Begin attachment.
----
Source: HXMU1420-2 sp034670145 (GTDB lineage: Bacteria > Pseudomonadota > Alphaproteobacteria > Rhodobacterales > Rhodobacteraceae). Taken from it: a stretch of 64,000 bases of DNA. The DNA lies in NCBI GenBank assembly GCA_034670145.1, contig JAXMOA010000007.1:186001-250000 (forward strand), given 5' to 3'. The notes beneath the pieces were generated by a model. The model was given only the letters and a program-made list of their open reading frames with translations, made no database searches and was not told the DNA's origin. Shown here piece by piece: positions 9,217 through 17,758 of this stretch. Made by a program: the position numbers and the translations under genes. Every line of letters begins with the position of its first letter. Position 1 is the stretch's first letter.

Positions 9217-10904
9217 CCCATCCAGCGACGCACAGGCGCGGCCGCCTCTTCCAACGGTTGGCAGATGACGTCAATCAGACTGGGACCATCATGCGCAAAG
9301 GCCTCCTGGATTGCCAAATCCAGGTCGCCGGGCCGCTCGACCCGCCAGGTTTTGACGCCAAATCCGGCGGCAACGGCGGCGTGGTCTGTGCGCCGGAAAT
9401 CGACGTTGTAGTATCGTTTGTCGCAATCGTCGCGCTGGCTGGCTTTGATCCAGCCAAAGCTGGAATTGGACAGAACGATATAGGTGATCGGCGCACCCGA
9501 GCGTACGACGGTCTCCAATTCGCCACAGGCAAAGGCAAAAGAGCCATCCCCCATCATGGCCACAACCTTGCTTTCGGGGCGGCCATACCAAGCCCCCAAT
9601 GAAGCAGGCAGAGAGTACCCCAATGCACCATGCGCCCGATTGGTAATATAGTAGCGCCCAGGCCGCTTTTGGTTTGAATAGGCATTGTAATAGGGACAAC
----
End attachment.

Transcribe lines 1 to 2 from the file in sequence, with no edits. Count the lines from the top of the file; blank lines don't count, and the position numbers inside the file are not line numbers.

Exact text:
Source: HXMU1420-2 sp034670145 (GTDB lineage: Bacteria > Pseudomonadota > Alphaproteobacteria > Rhodobacterales > Rhodobacteraceae). Taken from it: a stretch of 64,000 bases of DNA. The DNA lies in NCBI GenBank assembly GCA_034670145.1, contig JAXMOA010000007.1:186001-250000 (forward strand), given 5' to 3'. The notes beneath the pieces were generated by a model. The model was given only the letters and a program-made list of their open reading frames with translations, made no database searches and was not told the DNA's origin. Shown here piece by piece: positions 9,217 through 17,758 of this stretch. Made by a program: the position numbers and the translations under genes. Every line of letters begins with the position of its first letter. Position 1 is the stretch's first letter.

Positions 9217-10904